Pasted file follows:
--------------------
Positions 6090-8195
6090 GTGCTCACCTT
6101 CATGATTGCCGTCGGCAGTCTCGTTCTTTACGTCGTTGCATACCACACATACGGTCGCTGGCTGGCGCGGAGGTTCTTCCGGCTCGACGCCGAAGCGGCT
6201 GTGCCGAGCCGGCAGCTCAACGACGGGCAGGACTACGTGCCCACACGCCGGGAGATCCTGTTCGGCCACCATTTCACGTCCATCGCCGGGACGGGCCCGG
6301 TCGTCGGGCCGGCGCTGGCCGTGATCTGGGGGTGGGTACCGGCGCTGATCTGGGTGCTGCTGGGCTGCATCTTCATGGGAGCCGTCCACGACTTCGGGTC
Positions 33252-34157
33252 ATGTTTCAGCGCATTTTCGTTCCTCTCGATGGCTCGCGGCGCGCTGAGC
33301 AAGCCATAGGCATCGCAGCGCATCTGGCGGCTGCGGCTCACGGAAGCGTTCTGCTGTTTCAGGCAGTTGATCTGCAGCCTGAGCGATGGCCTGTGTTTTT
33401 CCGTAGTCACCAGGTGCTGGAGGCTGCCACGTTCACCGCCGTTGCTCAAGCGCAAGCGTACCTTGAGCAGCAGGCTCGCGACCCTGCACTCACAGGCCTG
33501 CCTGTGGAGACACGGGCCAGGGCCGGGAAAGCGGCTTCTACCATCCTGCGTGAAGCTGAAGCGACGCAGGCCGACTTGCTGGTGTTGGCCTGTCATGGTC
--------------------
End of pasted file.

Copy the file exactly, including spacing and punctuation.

Positions 6090-8195
6090 GTGCTCACCTT
6101 CATGATTGCCGTCGGCAGTCTCGTTCTTTACGTCGTTGCATACCACACATACGGTCGCTGGCTGGCGCGGAGGTTCTTCCGGCTCGACGCCGAAGCGGCT
6201 GTGCCGAGCCGGCAGCTCAACGACGGGCAGGACTACGTGCCCACACGCCGGGAGATCCTGTTCGGCCACCATTTCACGTCCATCGCCGGGACGGGCCCGG
6301 TCGTCGGGCCGGCGCTGGCCGTGATCTGGGGGTGGGTACCGGCGCTGATCTGGGTGCTGCTGGGCTGCATCTTCATGGGAGCCGTCCACGACTTCGGGTC
Positions 33252-34157
33252 ATGTTTCAGCGCATTTTCGTTCCTCTCGATGGCTCGCGGCGCGCTGAGC
33301 AAGCCATAGGCATCGCAGCGCATCTGGCGGCTGCGGCTCACGGAAGCGTTCTGCTGTTTCAGGCAGTTGATCTGCAGCCTGAGCGATGGCCTGTGTTTTT
33401 CCGTAGTCACCAGGTGCTGGAGGCTGCCACGTTCACCGCCGTTGCTCAAGCGCAAGCGTACCTTGAGCAGCAGGCTCGCGACCCTGCACTCACAGGCCTG
33501 CCTGTGGAGACACGGGCCAGGGCCGGGAAAGCGGCTTCTACCATCCTGCGTGAAGCTGAAGCGACGCAGGCCGACTTGCTGGTGTTGGCCTGTCATGGTC